Vietnam — with its economy growing at its fastest pace in eight years in the first half of 2018 — is defying the stress in emerging markets as its Southeast Asian rivals face an uncertain outlook driven by trade war risks and a stronger dollar.
The threat of an escalating global trade conflict is weighing on prospects for export-dependent economies like Singapore and Malaysia, while Indonesia and the Philippines face challenges funding their high levels of external debt as their currencies come under pressure from a rising U.S. dollar.
Despite the spillover into Asia, Vietnam’s geographical proximity to China and its historically strong political and economic links with Beijing are paying dividends. Facing cost pressures created by U.S. trade tariffs, Chinese manufacturers are starting to shift production away from the mainland into cheaper Asian locations such as Vietnam and Bangladesh. South Korean, Japanese and Taiwanese firms are already invested in Vietnam.
Many of the countries in ASEAN — the Association of Southeast Asian Nations — are in a far stronger economic position than during the financial crisis of the late 1990s. But the latest fluctuations from emerging market worries, together with global trade frictions, raise questions about who will be impacted the hardest, what the contagion risk for the region will be like, and how best to limit the impact of outflows and currency weakness.
Policymakers and business leaders meeting in Hanoi at the World Economic Forum on ASEAN will attempt to discuss ways to mitigate what Mizuho strategists call a “double-barrelled U.S. shotgun” of a more hawkish Federal Reserve and U.S. President Donald Trump “upping the ante on trade war risks.”
“What we are looking at now is a sign of regional EM (emerging markets) differentiation, because certain markets don’t warrant the negativity,” said Dwyfor Evans, the head of Asia Pacific macro strategy at State Street Global Markets.
“If the U.S. is unable to offset lower Chinese imports by reshoring manufacturing, then continued strong demand conditions in the U.S. will have to be met from alternative sources,” he said. “I will not import toys from China. Instead, I will import from Vietnam, so trade wars and protectionism actually end up as a positive for Vietnam.”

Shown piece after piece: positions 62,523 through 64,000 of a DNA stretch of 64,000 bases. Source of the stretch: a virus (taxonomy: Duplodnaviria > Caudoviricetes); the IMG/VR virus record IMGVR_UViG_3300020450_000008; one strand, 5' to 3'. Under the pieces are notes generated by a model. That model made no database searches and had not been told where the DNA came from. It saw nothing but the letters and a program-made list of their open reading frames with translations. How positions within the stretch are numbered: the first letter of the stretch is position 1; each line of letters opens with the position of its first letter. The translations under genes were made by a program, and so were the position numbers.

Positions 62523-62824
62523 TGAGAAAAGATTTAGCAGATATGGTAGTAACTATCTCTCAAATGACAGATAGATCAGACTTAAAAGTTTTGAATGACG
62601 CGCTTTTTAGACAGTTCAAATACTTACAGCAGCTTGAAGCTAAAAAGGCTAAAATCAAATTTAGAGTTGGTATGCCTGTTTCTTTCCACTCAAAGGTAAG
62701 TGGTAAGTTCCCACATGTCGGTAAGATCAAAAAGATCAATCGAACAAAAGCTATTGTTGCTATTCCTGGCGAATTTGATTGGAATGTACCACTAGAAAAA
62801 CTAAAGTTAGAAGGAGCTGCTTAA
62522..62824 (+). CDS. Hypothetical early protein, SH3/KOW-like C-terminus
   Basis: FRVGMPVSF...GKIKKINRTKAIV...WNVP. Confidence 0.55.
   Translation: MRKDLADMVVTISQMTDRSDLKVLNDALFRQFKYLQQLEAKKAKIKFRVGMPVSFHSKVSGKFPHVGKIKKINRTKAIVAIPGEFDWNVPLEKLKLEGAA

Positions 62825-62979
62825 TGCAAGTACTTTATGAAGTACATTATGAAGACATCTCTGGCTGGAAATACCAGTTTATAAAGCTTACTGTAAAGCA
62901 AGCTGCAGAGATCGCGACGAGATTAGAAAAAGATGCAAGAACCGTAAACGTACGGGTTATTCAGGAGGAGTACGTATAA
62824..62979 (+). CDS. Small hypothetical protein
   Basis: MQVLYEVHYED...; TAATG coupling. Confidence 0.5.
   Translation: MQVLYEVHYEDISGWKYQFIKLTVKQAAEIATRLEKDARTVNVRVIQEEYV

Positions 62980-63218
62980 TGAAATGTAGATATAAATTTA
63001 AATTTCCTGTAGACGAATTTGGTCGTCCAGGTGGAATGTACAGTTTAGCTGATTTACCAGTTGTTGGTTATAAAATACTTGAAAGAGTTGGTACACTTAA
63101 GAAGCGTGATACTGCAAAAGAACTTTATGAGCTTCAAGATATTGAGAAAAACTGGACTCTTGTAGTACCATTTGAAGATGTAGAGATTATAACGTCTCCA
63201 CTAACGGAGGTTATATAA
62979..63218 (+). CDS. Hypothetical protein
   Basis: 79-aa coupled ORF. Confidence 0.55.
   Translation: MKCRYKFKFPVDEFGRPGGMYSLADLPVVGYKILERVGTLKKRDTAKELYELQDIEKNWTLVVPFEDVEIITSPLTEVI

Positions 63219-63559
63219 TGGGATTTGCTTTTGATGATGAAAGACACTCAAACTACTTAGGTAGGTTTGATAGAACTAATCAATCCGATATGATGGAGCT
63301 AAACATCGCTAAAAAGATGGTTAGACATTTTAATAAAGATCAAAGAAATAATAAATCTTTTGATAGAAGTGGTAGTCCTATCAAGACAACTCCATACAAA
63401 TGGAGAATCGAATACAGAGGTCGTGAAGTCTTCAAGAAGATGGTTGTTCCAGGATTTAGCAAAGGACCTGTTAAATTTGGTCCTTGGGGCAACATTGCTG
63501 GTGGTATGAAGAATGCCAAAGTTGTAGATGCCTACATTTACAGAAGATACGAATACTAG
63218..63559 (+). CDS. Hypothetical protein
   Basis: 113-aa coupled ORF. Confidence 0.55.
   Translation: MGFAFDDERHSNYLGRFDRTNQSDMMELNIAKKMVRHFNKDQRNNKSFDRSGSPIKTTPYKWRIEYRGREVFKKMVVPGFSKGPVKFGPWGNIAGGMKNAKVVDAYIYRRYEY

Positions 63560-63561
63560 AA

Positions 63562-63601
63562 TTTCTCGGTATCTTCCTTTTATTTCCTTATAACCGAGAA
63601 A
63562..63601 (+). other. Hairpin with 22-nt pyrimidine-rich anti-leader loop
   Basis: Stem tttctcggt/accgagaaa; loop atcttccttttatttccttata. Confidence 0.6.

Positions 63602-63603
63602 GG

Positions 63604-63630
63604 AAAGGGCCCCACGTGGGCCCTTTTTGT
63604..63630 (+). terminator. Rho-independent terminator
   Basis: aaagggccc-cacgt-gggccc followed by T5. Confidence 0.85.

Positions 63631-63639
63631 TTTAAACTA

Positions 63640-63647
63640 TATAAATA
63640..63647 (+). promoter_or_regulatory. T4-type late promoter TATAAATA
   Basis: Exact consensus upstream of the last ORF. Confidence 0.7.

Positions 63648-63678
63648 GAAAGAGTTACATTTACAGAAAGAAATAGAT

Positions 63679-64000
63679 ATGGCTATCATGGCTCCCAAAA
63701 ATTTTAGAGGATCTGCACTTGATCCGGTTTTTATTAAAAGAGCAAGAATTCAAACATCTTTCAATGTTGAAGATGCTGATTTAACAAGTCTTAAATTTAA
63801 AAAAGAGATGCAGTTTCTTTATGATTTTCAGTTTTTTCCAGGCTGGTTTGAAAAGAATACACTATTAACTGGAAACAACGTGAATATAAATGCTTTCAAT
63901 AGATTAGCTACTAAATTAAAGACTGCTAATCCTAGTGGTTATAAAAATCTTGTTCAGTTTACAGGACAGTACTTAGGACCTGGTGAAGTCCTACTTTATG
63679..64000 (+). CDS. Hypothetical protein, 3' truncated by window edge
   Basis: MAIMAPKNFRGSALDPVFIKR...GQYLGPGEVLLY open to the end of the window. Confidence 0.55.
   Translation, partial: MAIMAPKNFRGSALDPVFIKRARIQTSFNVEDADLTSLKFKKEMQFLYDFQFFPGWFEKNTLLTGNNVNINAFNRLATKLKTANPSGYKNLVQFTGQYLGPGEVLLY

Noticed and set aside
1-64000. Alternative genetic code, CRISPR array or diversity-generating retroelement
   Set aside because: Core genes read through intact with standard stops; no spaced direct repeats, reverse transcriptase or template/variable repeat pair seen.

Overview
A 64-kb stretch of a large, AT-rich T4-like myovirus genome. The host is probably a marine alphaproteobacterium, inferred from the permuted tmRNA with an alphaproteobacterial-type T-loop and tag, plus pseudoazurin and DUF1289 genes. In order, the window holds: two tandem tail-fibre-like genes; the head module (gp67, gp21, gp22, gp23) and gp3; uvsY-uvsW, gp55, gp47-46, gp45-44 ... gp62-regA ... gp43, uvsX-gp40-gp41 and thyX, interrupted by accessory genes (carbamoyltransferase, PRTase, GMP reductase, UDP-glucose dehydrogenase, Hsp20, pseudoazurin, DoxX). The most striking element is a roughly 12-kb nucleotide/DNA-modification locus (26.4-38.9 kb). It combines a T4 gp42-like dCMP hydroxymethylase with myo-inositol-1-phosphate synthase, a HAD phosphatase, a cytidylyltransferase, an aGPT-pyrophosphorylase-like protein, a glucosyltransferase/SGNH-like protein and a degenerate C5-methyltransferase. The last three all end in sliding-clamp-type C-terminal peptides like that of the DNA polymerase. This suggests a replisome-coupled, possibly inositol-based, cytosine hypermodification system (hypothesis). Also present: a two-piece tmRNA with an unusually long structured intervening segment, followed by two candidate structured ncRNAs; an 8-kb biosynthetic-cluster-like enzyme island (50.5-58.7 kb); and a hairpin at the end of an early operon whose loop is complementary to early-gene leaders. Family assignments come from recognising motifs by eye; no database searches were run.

Vietnam received an estimated $11.25 billion in foreign direct investment (FDI) in the January to August period, up 9.2 percent from the same period a year earlier, the investment ministry said last month. In 2017, Vietnam received a record $17.5 billion in FDI.
“A lot of companies are relocating,” said Robert Subbaraman, head of emerging markets economics at Nomura told CNBC on Monday. “FDI inflows in particular have been very strong and have been providing good balance of payment support for Vietnam.”
Though current fundamentals look “pretty good,” Subbaraman said Vietnam must exercise caution on the fiscal front. Policymakers must ensure the budget deficit doesn’t blow out and the economy doesn’t overheat. “That often happens when you get the very strong inflows and companies moving in.”
Michael Langford, executive director at Airguide, a corporate advisory and consultancy, said Sino-U.S. trade tensions “politically will tighten the relationship between China and Vietnam.”
“Many Chinese firms have factories located in Vietnam now. Companies from battery manufacturers like Vision, through to furniture and textile manufacturing,” he added.
Vietnam may yet be a victim of its own success as it moves up the value chain from low-margin textiles to high-tech products.
“Binary risks around growth are intensifying as a protectionist U.S. puts the key exports engine at the risk of sputtering abruptly,” said Mizuho’s Vishnu Varathan in regional economic quarterly research published on Aug. 7. “We expect that longer term boost to inward investments into Vietnam remains a compelling proposition; as the natural ‘flow down’ of industries from China is hastened by trade war risks.”
Vietnam is a heavily trade-dependent economy with a trade-to-GDP ratio of approximately 200 percent “and rising,” according to Standard Chartered Bank economist, Chidu Narayanan.
Still, FDI inflows are set to remain high in 2018, led by manufacturing which makes up close to 50 percent of inflows, Narayanan said in research published in late June.
Standard Chartered expects both registered and implemented FDI to be close to $15 billion in 2018, moderating from $21 billion in 2017, he said.
“Vietnam has benefited from its participation in regional trade pacts, a young and educated population, a still-cheap and growing labour force, and geographical proximity to China,” he said.
“This should continue to attract strong FDI inflows in the coming years.”